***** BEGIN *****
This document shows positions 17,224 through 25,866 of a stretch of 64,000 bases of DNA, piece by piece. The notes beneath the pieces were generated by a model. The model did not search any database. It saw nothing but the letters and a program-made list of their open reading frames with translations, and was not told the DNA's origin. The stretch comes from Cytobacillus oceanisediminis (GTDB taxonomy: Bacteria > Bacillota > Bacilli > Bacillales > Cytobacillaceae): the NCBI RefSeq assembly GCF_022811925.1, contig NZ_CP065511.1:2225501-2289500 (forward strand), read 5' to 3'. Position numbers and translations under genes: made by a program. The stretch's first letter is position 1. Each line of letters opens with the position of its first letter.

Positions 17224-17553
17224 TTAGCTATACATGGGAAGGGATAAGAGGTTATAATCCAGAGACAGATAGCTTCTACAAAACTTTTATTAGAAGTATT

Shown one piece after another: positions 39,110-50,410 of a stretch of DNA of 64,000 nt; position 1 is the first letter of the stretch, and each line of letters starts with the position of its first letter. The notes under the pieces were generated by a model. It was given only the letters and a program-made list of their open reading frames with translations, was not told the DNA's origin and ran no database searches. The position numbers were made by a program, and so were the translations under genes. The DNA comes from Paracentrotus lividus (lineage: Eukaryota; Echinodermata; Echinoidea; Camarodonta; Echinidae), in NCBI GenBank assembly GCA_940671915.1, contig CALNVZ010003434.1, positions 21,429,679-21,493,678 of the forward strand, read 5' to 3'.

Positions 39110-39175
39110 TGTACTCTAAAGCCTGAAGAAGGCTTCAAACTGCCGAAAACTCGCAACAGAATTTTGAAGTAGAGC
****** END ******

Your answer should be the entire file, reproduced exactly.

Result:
This document shows positions 17,224 through 25,866 of a stretch of 64,000 bases of DNA, piece by piece. The notes beneath the pieces were generated by a model. The model did not search any database. It saw nothing but the letters and a program-made list of their open reading frames with translations, and was not told the DNA's origin. The stretch comes from Cytobacillus oceanisediminis (GTDB taxonomy: Bacteria > Bacillota > Bacilli > Bacillales > Cytobacillaceae): the NCBI RefSeq assembly GCF_022811925.1, contig NZ_CP065511.1:2225501-2289500 (forward strand), read 5' to 3'. Position numbers and translations under genes: made by a program. The stretch's first letter is position 1. Each line of letters opens with the position of its first letter.

Positions 17224-17553
17224 TTAGCTATACATGGGAAGGGATAAGAGGTTATAATCCAGAGACAGATAGCTTCTACAAAACTTTTATTAGAAGTATT

Shown one piece after another: positions 39,110-50,410 of a stretch of DNA of 64,000 nt; position 1 is the first letter of the stretch, and each line of letters starts with the position of its first letter. The notes under the pieces were generated by a model. It was given only the letters and a program-made list of their open reading frames with translations, was not told the DNA's origin and ran no database searches. The position numbers were made by a program, and so were the translations under genes. The DNA comes from Paracentrotus lividus (lineage: Eukaryota; Echinodermata; Echinoidea; Camarodonta; Echinidae), in NCBI GenBank assembly GCA_940671915.1, contig CALNVZ010003434.1, positions 21,429,679-21,493,678 of the forward strand, read 5' to 3'.

Positions 39110-39175
39110 TGTACTCTAAAGCCTGAAGAAGGCTTCAAACTGCCGAAAACTCGCAACAGAATTTTGAAGTAGAGC